Morocco against human rights in UN - silent vis-à-vis the EU
While Morocco is lobbying hard against a proposal to have the UN monitor human rights in Western Sahara, the EU Commissioner for Fisheries states that she is still awaiting Rabat's response to the proposal for including human rights safeguards for the Western Sahara territory in a new EU-Morocco fisheries protocol.
In her report to the Council yesterday, 22 April, European Fisheries Commissioner Maria Damanaki allegedly stated that both the technical issues and the financial discord between the parties had practically been resolved, but that problems "of a political nature" persisted. That last remaining hurdle is Western Sahara, and the Commission's insistence with Rabat that there should be guarantees regarding respect for human rights in the territory.
Europa Press writes that sources close to the Commissioner have confirmed that Damanaki is waiting for a reply from Rabat on the EU's proposed human rights safeguards. Furthermore, the parties have still not set a date for their next round of talks to address the matter.
The vessels that benefitted from the EU-Morocco fishing arrangements were predominantly Spanish. The fleet had to leave the area when the European Parliament in December 2011 objected to the deal, questioning its economic profitability, environmental sustainability and legality for including the occupied waters of Western Sahara.
Unsurprisingly, Spanish Minister for Fisheries Arias Cañete has requested Maria Damanaki to "urgently" close the deal. The minister, who avoided naming the former Spanish colony, stated to the press that the political matters referred to by the Commissioner concern "the benefits to the people" and "issues related to human rights that some delegations, especially the Nordic ones, have put on the table".
The mandate of the UN mission MINURSO ends on 30 April. In his report on the situation in Western Sahara, UN Secretary General Ban Ki-Moon called for the mandate to be renewed, and stated that “given ongoing reports of human rights violations, the need for independent, impartial, comprehensive and sustained monitoring of the human rights situations in both Western Sahara and the camps becomes ever more pressing”. Ban Ki-Moon also expressed concern of sentencing of Saharawi civilians in Moroccan military courts. Some of these activists have been outspoken opponents of the EU fisheries in Western Sahara, and were in February convicted to life sentences in jail.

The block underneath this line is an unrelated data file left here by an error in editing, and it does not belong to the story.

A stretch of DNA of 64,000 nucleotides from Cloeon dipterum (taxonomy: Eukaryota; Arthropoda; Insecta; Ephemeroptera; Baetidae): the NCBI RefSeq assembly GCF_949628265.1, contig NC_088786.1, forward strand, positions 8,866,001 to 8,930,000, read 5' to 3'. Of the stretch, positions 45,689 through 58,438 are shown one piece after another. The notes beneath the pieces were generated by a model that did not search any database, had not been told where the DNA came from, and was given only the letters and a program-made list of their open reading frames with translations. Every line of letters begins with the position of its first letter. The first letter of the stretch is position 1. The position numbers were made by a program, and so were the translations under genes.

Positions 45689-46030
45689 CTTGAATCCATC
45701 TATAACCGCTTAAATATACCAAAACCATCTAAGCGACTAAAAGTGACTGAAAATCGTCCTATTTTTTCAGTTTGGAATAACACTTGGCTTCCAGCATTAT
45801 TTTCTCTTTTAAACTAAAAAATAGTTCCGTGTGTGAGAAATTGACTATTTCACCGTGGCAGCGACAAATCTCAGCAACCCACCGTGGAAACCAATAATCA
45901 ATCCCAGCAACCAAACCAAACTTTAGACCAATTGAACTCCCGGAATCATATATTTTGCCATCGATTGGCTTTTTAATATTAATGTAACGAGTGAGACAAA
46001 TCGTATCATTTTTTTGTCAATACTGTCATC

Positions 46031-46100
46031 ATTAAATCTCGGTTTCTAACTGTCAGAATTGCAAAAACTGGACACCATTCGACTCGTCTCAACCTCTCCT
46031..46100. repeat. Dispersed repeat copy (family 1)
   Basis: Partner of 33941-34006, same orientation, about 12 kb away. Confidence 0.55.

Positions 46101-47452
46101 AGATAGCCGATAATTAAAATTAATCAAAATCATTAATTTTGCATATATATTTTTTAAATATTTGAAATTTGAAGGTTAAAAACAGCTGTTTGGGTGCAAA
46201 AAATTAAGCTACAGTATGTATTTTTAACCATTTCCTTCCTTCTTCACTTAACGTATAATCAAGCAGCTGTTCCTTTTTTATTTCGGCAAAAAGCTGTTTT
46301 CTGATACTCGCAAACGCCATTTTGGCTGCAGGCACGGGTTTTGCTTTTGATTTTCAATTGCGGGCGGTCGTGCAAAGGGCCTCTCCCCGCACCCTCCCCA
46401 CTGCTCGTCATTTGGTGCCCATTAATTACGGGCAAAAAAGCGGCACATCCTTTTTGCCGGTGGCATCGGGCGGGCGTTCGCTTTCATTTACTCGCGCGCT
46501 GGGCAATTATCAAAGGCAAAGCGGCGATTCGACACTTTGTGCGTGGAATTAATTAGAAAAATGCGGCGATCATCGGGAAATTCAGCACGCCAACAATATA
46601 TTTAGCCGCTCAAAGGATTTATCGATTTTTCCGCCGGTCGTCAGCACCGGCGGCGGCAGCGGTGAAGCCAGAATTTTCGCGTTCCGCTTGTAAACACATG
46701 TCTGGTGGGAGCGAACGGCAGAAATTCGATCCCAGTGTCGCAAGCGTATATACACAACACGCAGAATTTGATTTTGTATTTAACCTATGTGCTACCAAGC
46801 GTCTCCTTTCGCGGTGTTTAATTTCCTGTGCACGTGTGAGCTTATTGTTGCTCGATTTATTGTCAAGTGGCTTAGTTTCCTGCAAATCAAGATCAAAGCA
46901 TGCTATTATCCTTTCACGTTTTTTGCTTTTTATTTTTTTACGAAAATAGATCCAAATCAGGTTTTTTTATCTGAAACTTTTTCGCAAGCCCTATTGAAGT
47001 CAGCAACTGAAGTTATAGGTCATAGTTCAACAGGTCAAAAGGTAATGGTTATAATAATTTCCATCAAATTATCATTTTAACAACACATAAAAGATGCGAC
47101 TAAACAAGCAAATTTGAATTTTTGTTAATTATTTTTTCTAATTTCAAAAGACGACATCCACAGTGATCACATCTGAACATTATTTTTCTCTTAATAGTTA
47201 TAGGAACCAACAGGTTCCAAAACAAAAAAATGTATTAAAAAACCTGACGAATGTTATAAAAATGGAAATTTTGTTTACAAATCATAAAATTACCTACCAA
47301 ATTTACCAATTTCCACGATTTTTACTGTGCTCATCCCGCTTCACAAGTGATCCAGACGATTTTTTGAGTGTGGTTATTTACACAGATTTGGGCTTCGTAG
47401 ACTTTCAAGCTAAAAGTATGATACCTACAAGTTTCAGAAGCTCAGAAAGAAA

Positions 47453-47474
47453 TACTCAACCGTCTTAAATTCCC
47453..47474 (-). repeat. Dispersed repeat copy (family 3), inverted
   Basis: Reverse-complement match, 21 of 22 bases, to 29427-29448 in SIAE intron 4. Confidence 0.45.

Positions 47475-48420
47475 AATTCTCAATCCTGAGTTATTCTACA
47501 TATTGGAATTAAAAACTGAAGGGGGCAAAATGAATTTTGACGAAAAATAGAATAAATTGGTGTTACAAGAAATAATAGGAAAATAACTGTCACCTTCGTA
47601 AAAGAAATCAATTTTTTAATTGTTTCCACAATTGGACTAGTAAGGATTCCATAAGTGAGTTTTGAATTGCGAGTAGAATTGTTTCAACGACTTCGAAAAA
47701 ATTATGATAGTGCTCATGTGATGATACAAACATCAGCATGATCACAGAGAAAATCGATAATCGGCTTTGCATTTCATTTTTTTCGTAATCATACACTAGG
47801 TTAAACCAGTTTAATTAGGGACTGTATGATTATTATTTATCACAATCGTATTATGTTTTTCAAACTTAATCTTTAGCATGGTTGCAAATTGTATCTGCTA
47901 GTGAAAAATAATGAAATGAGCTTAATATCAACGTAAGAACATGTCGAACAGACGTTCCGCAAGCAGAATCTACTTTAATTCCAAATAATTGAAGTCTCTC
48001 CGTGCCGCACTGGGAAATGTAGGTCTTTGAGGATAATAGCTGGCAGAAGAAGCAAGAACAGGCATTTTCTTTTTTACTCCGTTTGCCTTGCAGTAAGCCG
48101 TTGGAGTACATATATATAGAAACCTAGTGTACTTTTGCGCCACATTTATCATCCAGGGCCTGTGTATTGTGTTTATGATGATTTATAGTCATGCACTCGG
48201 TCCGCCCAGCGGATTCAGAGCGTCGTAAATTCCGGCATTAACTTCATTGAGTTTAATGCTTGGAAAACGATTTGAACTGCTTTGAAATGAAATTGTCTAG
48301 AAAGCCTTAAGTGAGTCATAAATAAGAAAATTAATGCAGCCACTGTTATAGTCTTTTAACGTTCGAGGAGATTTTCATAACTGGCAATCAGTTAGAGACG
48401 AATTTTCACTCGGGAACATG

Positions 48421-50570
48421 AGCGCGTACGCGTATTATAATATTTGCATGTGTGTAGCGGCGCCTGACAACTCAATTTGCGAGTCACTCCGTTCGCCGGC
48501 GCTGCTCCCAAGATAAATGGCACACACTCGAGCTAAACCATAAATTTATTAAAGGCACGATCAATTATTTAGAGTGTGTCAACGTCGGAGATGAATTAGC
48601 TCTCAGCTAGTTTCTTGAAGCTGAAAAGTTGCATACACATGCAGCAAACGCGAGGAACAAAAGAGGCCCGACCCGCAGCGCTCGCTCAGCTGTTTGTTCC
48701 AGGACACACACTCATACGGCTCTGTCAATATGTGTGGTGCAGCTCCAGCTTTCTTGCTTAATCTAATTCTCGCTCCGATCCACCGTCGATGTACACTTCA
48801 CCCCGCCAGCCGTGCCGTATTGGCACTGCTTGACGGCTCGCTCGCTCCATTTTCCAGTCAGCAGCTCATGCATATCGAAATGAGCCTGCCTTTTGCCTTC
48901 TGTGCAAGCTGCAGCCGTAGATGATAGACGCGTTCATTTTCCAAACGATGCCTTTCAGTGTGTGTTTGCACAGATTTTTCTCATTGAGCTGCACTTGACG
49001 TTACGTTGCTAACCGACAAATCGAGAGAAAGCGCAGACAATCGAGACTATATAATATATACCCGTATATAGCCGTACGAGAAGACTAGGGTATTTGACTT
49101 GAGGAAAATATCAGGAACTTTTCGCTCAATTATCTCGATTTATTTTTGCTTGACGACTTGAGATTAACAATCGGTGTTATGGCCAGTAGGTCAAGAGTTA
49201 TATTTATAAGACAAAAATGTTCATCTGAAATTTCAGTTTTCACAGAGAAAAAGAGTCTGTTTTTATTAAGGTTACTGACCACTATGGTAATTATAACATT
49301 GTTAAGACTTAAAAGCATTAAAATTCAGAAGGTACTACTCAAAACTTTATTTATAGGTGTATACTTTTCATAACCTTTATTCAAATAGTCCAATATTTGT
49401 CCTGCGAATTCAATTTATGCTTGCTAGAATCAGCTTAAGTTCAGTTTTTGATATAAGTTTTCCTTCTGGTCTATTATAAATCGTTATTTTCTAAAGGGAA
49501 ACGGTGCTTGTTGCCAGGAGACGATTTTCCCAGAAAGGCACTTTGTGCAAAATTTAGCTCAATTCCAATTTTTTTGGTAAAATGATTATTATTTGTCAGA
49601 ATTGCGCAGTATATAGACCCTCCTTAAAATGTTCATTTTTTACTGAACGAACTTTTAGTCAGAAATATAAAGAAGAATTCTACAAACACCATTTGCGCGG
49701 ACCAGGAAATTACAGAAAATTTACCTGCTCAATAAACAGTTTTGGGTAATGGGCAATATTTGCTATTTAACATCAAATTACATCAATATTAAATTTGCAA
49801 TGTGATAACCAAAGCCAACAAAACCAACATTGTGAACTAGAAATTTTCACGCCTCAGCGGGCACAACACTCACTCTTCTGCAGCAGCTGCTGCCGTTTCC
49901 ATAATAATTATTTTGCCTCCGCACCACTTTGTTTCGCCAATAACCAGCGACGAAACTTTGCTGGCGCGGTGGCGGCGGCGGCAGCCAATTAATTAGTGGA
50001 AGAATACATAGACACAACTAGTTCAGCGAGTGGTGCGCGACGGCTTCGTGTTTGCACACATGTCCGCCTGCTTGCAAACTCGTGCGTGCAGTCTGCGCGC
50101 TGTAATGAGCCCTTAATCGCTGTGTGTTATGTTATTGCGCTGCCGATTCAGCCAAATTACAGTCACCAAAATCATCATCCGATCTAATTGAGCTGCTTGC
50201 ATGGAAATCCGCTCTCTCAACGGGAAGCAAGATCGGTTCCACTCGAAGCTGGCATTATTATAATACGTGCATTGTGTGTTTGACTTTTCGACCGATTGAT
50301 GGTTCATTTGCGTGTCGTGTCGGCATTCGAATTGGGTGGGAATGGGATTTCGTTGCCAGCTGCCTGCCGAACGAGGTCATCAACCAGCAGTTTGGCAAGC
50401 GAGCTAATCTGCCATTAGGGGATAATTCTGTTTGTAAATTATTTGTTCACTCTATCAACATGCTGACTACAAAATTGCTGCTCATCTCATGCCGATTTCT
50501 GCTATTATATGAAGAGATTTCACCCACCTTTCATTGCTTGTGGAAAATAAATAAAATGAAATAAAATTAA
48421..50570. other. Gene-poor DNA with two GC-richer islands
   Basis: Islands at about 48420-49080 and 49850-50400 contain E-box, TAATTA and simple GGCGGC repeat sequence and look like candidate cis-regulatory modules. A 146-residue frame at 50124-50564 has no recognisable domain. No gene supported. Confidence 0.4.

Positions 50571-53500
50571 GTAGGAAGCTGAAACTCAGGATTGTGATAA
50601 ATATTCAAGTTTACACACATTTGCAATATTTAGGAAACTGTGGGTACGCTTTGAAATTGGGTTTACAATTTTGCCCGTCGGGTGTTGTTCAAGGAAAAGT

Soon after Ban Ki-Moon’s report, the United States announced it would propose for MINURSO to monitor human rights in the entire conflict area; in the three quarters of Western Sahara that are occupied by Morocco, in the Polisario controlled areas and in the Saharawi refugee camps in Algeria.
Morocco - with the support of Spain - is lobbying to prevent the Security Council to introduce human rights monitoring into the mandate of the UN peace operation in the territory.
The last formal contacts between Brussels and Rabat date back to early February.
Morocco occupies the major part of its neighbouring country, Western Sahara. Entering into business deals with Moroccan companies or authorities in the occupied territories gives an impression of political legitimacy to the occupation. It also gives job opportunities to Moroccan settlers and income to the Moroccan government. Western Sahara Resource Watch demands foreign companies leave Western Sahara until a solution to the conflict is found.
Leading activists from Western Sahara are condemned to sentences ranging from 20 years to life imprisonment in connection to a mass protest in 2010 denouncing the Saharawi people’s social and economic marginalization in their occupied land; the Gdeim Izik protest camp.
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